News & Analysis

Meta in a Mega Data Mess

The company has been hit with a formal suspension order by the European Union for moving data over to the US for processing

Meta, the company we all knew as Facebook some years ago, is in a mega mess of sorts, having been hit with a formal suspension order from the European Union asking the company to stop exporting data from the EU over to the US for processing. They’ve also been slapped with a huge $1.3 billion dollar fine in the matter. 

The order was issued by the European Data Protection Board (EDPB) which imposed the fine of 1.2 billion Euros, which is the largest ever fine issued under the region’s General Data Protection Regulation (GDPR). This one surpassed the earlier $887 million that it had imposed on Amazon for misusing customer data for ad targeting back in 2021.

A pan-EU regulation that Meta puts as a battle among countries

Meta is facing the sanction for breaching conditions that have been set out in the pan-EU regulation that governs transfer of personal data to third countries without first ensuring adequate protections for the owners of such data. Readers would recall that European judges had upbraided US surveillance practices that it found to be in conflict with US privacy rights. 

In a statement issued by EDPB’s chair Andrea Jelinek, it said that the Board found Meta IE (Ireland) infringing the norms around transfers that are systematic, repetitive and continuous. Given that Facebook has millions of users in Europe, the volume of personal data transferred is massive, the statement said. 

The unprecedented fine is a strong signal to organizations that serious infringements have far-reaching consequences, the EPDB said. The Irish Data Protection Commission (DPC), which is responsible for implementing the Board’s binding decision came out with its own decision on the matter which can be read here

Meta is definitely going in appeal, says its bosses

In response to the notification, Meta put out a blog post confirming that it would go on appeal. The blog post described the fine as “unjustified and unnecessary” and sought to blame the issue on the conflict between the EU and US laws instead of its own practices on privacy matters.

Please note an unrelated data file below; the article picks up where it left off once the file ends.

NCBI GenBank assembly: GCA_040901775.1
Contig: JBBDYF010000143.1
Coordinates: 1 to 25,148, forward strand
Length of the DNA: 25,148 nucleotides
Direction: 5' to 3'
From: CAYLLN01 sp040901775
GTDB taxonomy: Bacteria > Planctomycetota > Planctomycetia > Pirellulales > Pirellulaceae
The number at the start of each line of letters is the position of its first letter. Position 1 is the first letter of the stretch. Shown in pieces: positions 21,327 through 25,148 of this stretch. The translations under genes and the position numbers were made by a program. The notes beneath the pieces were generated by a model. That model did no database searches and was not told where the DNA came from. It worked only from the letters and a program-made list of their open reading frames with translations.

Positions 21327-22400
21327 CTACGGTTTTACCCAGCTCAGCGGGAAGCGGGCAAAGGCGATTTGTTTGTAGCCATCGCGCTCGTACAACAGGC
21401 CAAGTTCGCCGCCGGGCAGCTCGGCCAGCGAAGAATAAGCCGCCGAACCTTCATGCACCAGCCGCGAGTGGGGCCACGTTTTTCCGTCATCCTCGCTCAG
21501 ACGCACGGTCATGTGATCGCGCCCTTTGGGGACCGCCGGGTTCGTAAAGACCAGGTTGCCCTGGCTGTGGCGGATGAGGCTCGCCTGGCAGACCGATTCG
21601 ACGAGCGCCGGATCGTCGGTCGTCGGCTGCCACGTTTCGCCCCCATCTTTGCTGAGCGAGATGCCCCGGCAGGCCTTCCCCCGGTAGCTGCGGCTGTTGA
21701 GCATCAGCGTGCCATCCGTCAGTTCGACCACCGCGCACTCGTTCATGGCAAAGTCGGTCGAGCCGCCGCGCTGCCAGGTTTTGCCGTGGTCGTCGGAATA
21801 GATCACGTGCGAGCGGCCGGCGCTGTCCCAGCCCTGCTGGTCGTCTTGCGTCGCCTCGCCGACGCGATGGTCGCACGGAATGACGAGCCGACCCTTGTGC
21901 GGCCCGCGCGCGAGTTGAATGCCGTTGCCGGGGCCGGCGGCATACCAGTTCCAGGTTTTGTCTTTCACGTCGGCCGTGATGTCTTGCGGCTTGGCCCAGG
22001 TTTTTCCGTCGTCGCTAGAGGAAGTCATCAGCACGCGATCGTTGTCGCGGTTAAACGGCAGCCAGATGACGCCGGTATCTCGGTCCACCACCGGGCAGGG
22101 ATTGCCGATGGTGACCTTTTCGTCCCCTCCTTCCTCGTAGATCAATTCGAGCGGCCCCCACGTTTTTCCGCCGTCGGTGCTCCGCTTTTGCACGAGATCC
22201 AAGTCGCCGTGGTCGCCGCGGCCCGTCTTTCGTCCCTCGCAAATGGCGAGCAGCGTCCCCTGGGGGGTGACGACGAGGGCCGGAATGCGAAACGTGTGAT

Nick Clegg, president, global affairs and Jennifer Newstead, chief legal officer, wrote in the blog that “Without the ability to transfer data across borders, the internet risks being carved up into national and regional silos, restricting the global economy and leaving citizens in different countries unable to access many of the shared services we have come to rely on. That’s why providing a sound legal basis for the transfer of data between the EU and the US has been a political priority on both sides of the Atlantic for many years.” 

Meta brings the Chinese angle into the puzzle

At a time where the internet is fracturing under pressure from authoritarian regimes, like-minded democracies should work together to promote and defend the idea of the open internet. No country has done more than the US to align with European rules via their latest reforms, while transfers continue largely unchallenged to countries such as China, the blog post said. 

It is worth mentioning here that while the latest fine and suspension order is limited to Facebook data, Meta is not the only company affected by the legal uncertainty attached to the EU-US data transfers. In its conclusion, the DPC of Ireland says, “This decision will bind Meta Ireland only. 

“It is clear, however that the analysis in this decision exposes a situation whereby any internet platform falling within the definition of an electronic communications service provider subject to the FISA 702 PRISM programme may equally fall foul of the requirements of Chapter V GDPR and the EU Charter of Fundamental Rights regarding their transfers of personal data to the USA” — so pressure is likely to be amped up on lawmakers on both sides of the Atlantic to get the deal over the line, it goes on to say. 

This is a story that hasn’t moved to its conclusion. If anything, this appears to be a start of a long battle about how global companies move their data around, especially since countries like India too are coming up with similar norms around data privacy issues and transfer. 

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